Oz Torah: Bible chapters – Ask the Rabbi

OzTorahBIBLE CHAPTERS.

Q. Did the Bible always have chapters and verses?

A. Not in Judaism.

The chapters and verses came from Christian sources and, as we shall see, do not always subdivide the Hebrew text logically.

During the Middle Ages, when Jews were compelled to take part in disputations with Christians, both sides needed to quote the sources of the Biblical passages that were under discussion.

Mikraot Gedolot credit: WikiVisually
Mikraot Gedolot credit: WikiVisually

In the late 13th century the Christians subdivided the Latin translation, the Vulgate, into chapters. Before long, Rabbi Isaac Nathan ben Kalonymos of Provence compiled a Jewish Bible concordance, “Me’ir N’tiv”, completed in 1445 and published in Venice in 1523. He utilised the Christian subdivision into books, chapters and verses, despite its defects.

The same was done in the late 15th cent. by Eliyahu Levita (“Eliyahu Bachur”) in his “HaBachur”. He justified the use of the Christian subdivision on the basis that it would help Jews when they had to debate Christian scholars.

Later on, the now standard rabbinic Bible, “Mikra’ot G’dolot”, used the system found in the work of Isaac Nathan ben Kalonymos.

Problems with the Christian version include the number of the Psalms. Though the Christian enumeration has 150 Psalms, Jewish tradition said there were 147, combining Psalms 1 and 2, 9 and 10, and 114 and 115 (Massechet Sof’rim 16:11).

The Christian version, some suggest, deliberately looked for 150 Psalms for the sake of a monastic order which worshipped 150 times daily (Rabbi Pesach HaCohen Finfer, “Massoret HaT’nach”).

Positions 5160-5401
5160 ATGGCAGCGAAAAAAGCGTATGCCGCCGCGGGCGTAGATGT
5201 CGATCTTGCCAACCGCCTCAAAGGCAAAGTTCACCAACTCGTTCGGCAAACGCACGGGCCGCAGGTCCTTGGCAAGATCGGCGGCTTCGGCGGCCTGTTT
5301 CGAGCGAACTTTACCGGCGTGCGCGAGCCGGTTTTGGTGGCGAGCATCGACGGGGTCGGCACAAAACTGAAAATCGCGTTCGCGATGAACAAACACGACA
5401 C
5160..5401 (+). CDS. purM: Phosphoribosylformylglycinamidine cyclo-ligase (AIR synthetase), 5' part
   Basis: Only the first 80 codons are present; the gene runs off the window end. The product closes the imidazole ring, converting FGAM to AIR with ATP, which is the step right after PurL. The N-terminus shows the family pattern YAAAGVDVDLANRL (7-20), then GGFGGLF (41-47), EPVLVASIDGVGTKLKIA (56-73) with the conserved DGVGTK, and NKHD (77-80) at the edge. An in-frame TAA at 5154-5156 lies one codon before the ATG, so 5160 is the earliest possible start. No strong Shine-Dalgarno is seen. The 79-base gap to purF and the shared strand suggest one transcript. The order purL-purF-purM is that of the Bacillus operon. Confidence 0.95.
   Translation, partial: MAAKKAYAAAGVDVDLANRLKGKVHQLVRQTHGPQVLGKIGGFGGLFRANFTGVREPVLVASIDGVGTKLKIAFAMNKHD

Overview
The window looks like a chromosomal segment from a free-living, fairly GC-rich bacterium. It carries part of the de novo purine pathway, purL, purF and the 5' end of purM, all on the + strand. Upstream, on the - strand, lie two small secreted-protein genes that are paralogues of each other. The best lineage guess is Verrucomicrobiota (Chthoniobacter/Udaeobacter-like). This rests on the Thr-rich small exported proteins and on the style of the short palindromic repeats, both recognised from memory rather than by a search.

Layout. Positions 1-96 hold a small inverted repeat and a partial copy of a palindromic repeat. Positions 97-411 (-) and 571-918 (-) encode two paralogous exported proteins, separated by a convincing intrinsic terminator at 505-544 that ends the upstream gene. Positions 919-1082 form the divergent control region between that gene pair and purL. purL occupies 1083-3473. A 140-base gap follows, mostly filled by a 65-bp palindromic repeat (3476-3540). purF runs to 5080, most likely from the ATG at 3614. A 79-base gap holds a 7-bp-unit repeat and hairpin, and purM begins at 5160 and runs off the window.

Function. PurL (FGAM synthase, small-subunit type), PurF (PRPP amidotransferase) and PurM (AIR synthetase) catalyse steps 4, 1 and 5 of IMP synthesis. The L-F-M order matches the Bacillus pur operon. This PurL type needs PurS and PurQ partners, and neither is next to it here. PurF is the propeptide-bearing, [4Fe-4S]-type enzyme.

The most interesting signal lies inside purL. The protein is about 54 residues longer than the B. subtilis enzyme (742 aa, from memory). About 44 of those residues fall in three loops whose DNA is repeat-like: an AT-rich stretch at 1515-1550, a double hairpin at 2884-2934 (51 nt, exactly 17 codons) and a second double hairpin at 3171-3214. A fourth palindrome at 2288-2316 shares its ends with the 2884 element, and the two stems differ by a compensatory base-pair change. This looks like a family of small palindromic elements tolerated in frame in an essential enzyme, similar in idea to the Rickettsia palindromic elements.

Another difference is found in passages which Christian thinking regarded as prophesying the Messiah. Hence Jeremiah 3:1 is the beginning of a new chapter in the Christian version, where the Jewish version sees it as the continuation of the previous verse.

(This material is based on Rabbi Dr Yaakov Vainstein’s essay, “The Chapter Division of Our Bible – Is it of Non-Jewish Origin?” in the “Jewish Review”, London, 10 Jan., 1962.)

TWO VISIONS OF GOD.

Q. I read that the name “HaShem” represents the God of Love and the name “Elokim” is the God of Power. Which is the correct version that should be used?

A. They are correctives of each other.

God’s power is tempered by His love and His love is disciplined by His power.

The Zohar says that it is only from the limited human perspective that He seems to have contradictory attributes.

If we were able to perceive Him more clearly and correctly we would realise that all His attributes live together in harmony.

SENIOR CITIZEN COURSES.

Q. I know it’s not politically correct to say this, but I don’t see why society should spend so much on courses for senior citizens. After all, they’ll soon die, and the money will be wasted. How would you respond to this argument?

A. Your question hits a nerve, since I am one of the senior citizens you are talking about. But regardless of my personal situation, you are still quite wrong.

Maimonides. credit: wikimedia.org

The human mind can still grow whatever your age and bring you closer to truth; according to Maimonides the closer we are to truth the closer we come to God. Older members of society have a rich record of experience with which to enhance the world when shared with others.

Further, there are emphases which younger generations may not yet have reached, especially when it comes to what works and what doesn’t, what brings joy to the world and what beings only heartache. So whatever we spend on courses for seniors it is not enough.

It is said that in ancient Greece they had no patience for the elderly and put them out on the mountain tops to die. Judaism had more brains and said, “Rise up before the hoary head” (Lev. 19:32). (This verse is often found on Israeli buses to indicate the seats allocated for senior citizens.)

Everywhere in society this ought to be a fundamental principle – not just because older people are often physically frail, but because they have so much to give.

Rabbi Apple served for 32 years as the chief minister of the Great Synagogue, Sydney, Australia’s oldest and most prestigious congregation. He was Australia’s highest profile rabbi and held many public roles. He is now retired and lives in Jerusalem. Rabbi Apple blogs at http://www.oztorah.com

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